Diamond industry analyst Martin Rapaport—chairman of the Rapaport Group, founder of the Rapaport Diamond Report and the RapNet online diamond trading network—doesn’t think so.
Image credit: De Beers
Synethic Diamonds vs. Natural Diamonds
“The most important thing to understand is that wherever and however De Beers promotes and sells synthetic diamonds, they will be competing with natural diamonds,” he wrote in an opinion piece posted on Diamonds.net on July 4. “Furthermore, their claim that lower prices will push out or reduce profits of other synthetic producers only applies if they directly compete against the specific product categories of the other producers. Most of the producers are not in the fashion jewelry business; they are going after the engagement ring market. De Beers will have to go into the synthetic diamond engagement ring market. Otherwise their claims of economic benefit to the natural diamond industry are extremely limited to fashion jewelry.”
“Right now, it looks like they are married to two wives and we are the old one,” Rapaport concludes. “While there is room for both products, it is likely that whoever markets best will gain market share.”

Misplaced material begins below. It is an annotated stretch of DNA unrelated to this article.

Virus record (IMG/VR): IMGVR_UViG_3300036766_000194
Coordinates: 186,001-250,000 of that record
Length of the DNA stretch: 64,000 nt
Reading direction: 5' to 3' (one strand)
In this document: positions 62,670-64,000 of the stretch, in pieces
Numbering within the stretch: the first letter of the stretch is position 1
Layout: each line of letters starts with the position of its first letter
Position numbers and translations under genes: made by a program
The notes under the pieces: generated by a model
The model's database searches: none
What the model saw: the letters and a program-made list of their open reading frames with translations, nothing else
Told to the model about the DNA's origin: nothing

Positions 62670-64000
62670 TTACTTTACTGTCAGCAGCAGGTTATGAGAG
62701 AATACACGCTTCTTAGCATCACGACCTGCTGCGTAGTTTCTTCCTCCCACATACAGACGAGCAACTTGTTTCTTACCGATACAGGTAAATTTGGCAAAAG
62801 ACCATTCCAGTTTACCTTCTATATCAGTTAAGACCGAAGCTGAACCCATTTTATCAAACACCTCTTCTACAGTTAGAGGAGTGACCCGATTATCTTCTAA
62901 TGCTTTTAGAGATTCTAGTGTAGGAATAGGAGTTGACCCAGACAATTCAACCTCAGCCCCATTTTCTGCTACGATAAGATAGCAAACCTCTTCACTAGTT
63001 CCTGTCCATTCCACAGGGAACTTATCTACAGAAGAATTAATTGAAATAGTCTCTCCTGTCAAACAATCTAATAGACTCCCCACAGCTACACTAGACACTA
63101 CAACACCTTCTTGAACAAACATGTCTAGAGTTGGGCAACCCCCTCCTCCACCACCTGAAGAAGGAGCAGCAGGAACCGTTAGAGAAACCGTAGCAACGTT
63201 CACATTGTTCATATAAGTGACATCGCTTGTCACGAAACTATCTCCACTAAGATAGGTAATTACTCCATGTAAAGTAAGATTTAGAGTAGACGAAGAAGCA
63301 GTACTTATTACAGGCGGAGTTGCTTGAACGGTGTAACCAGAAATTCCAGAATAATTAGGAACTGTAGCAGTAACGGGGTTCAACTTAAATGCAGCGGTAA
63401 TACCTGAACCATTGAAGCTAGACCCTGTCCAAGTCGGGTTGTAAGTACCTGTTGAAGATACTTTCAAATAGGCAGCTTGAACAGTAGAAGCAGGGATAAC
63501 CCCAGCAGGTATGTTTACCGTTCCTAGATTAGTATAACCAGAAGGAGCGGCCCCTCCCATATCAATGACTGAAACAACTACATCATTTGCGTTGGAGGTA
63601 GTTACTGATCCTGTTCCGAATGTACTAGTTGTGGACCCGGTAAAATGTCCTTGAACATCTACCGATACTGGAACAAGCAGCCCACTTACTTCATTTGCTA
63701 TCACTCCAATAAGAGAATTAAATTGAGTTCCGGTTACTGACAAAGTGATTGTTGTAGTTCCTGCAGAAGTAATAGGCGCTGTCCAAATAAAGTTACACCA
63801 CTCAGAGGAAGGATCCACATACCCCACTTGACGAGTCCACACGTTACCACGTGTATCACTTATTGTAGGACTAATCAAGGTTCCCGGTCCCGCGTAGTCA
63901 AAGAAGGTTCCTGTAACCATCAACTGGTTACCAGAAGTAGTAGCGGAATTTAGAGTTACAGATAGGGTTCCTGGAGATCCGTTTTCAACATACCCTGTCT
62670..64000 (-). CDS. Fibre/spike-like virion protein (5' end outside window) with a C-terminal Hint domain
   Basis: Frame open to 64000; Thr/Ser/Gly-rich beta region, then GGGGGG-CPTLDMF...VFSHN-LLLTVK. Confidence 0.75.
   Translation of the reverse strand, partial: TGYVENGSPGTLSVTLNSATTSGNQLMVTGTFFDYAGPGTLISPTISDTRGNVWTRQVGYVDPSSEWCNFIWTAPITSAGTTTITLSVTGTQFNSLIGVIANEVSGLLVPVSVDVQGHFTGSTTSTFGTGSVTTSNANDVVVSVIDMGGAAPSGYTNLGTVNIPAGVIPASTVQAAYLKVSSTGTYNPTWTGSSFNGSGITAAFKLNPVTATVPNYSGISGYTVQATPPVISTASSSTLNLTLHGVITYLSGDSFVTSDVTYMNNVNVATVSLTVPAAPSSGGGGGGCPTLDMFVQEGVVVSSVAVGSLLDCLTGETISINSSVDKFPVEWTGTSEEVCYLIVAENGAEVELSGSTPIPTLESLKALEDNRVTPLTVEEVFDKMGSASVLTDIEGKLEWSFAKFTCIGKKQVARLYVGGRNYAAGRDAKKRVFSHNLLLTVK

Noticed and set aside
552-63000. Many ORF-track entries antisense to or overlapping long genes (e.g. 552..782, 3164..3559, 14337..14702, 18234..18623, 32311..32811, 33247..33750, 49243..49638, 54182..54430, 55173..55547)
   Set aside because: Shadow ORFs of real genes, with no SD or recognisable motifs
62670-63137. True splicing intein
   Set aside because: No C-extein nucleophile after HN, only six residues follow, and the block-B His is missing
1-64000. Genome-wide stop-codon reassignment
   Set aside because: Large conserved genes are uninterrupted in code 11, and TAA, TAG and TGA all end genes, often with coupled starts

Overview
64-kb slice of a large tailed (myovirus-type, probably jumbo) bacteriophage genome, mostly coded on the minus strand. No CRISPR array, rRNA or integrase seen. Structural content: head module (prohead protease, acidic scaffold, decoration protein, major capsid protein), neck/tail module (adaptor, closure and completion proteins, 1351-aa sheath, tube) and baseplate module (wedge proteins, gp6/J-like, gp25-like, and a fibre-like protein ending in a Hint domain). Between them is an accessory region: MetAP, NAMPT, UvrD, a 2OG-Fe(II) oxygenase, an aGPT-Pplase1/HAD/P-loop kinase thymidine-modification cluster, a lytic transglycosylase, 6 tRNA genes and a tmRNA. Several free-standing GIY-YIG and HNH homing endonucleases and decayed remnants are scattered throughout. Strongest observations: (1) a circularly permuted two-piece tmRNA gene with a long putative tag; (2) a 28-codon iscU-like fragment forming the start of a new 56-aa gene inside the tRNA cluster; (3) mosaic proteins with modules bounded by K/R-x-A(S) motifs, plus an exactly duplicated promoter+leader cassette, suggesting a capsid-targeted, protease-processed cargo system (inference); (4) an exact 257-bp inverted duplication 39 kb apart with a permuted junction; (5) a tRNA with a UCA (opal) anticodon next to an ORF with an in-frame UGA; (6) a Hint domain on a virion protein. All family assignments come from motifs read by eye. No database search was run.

Given De Beers’ expertise in marketing, the battle for dominance in the lab-grown diamond category may seem poised to end in its favor. But as Rob Bates, news director forJCKmagazine, pointed out in a recent blog post, there are no certainties about the future of diamond marketing.
“De Beers has a clear strategy here,” Bates writes. “But even the best plan doesn’t always survive contact with the real world. Lightbox appears well thought out, but it’s also a huge gamble. De Beers has opened a door, it has crossed a Rubicon. There is no going back from what it has done, and no one really knows where this new path will lead.”
Cover image credit: Lightbox